UK law refers to the taking of unauthorised pictures up a woman's skirt as 'upskirting'. It has now become illegal to take a picture up someone's skirt in England and Wales.
Information in this guide explains what upskirting is and your rights as a victim. The new law on upskirting hands out severe punishment to perpetrators of this intrusive practice.
Victims describe upskirting as an intrusive and invasive practice. In most cases, it involves the taking of pictures or videos in a surreptitious manner.
Taking photos 'surreptitiously' means it's done in a way that attempts to avoid attention or notice (e.g. secretively).
In short, perpetrators who upskirt will be trying to get secret pictures of their victims without their knowledge or permission.
The focus of attention will be the underneath of someone else's clothing. The intention is to view their genitals or buttocks (whether they are wearing underwear or not).
Upskirting takes place in a wide range of locations. But, the common places include busy areas such as schools, bus terminals, and train stations.
The Ministry of Justice announced changes to the upskirting law in United Kingdom. They take full effect from the 12th of April 2019.
The new law captures instances where the purpose of the behaviour is to "obtain sexual gratification, or to cause alarm, distress, or humiliation".
The victims of upskirting can be anyone, of any age or gender. But, they all share similar effects that upskirting can have upon its victims. They find it to be a humiliating violation of privacy and a distressing experience.
Note: The Ministry of Justice want victims to feel confident that any reports they make will be taken seriously by all police forces in the United Kingdom.
Criminalisation of this distressing practice should help to deter people from committing these types of crimes. In fact, from April 2019 the punishment for perpetrators of upskirting in England and Wales will be two (2) years in prison.
Harsher penalties also exist for cases of upskirting committed to obtain sexual gratification. In such cases, serious offenders could find themselves placed on the sex offenders register.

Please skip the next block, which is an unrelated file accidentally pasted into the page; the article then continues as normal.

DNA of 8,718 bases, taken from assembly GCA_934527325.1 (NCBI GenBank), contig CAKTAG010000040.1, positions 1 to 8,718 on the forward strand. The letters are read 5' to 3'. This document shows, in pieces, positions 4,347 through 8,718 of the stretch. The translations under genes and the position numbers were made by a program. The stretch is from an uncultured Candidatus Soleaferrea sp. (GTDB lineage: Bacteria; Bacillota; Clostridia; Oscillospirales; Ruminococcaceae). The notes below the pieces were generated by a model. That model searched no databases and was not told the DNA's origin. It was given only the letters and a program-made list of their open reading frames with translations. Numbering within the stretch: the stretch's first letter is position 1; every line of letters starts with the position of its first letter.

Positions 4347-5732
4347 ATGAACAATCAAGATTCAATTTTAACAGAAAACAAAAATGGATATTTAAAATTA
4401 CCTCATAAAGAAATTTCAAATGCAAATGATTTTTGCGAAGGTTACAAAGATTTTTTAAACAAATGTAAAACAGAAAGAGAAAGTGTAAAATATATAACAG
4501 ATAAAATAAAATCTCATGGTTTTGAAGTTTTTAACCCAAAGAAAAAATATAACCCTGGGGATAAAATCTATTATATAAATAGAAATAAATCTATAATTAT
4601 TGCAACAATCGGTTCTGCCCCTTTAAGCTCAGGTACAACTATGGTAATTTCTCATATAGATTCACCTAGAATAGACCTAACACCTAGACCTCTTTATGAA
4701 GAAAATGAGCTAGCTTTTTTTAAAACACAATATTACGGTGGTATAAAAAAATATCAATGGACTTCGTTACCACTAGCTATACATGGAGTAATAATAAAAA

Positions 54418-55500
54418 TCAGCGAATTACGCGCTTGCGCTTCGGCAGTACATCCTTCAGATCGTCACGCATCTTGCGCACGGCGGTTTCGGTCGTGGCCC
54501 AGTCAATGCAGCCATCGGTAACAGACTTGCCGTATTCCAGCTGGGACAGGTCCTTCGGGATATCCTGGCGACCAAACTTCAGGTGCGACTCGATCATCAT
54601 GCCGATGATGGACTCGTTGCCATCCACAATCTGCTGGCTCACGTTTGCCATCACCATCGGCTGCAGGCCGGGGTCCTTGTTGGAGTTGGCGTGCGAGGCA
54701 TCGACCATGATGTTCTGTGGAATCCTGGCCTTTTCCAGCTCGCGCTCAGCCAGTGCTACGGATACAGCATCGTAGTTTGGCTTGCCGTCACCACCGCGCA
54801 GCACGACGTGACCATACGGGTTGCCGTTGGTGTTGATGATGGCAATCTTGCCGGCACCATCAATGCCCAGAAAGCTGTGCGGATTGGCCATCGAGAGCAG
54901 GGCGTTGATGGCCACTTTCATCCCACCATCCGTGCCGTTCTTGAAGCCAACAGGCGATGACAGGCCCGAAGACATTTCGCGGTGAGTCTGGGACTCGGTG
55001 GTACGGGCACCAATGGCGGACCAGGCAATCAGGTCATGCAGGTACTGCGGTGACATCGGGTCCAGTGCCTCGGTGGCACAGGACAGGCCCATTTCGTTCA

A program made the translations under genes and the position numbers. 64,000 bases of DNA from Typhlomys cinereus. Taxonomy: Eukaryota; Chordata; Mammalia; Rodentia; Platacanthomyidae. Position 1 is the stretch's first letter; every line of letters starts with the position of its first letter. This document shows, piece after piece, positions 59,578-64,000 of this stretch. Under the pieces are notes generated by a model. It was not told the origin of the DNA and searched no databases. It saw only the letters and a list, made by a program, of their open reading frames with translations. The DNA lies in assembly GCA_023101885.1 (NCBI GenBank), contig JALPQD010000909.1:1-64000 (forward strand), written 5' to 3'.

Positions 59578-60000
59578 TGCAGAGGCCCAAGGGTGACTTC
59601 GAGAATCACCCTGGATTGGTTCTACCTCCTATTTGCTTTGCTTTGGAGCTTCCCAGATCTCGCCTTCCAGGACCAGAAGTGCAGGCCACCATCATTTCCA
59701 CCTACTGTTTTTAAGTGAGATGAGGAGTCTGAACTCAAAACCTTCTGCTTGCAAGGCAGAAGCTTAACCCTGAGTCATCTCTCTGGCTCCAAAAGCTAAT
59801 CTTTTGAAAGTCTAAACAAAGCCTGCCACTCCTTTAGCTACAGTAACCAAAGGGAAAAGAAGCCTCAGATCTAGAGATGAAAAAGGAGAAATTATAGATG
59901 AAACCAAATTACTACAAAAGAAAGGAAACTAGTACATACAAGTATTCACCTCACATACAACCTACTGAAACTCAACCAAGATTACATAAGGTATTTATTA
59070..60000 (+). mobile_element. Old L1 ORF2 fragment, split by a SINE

The new law on upskirting sends a clear message that this kind of behaviour is criminal and will not be tolerated in society.
So the question is, what can you do as a victim of upskirting? Help and support is available from the police and from other organisations.
The advice from experts is to seek support as a victim of crime instead of suffering in silence. It may be helpful to speak to someone that you already know and trust. In other cases, it may be easier to get in touch with a charity.
Either way, it is important to know your rights after a crime takes place. The will police help you understand this process.
Victims of upskirting get automatic protection (e.g. from identification in the media). It means they would not be able to publish any identifying details (e.g. your name, address, or photos).
Upskirting did not go unpunished in England and Wales. In certain circumstances, prosecution came through the common law offence of outraging public decency.
But, a review of the law occurred as a result of concerns expressed by victims. The review found that the existing criminal law was unable to capture all instances.
More commonly known as the Upskirting Bill, the government introduced the Voyeurism Offences Act on the 21st of June 2018. It takes full effect from the 12th of April 2019.
Note: The brief video [1:35 seconds] explains more about UK upskirting laws and why they needed to change.
Upskirting Law in the United Kingdom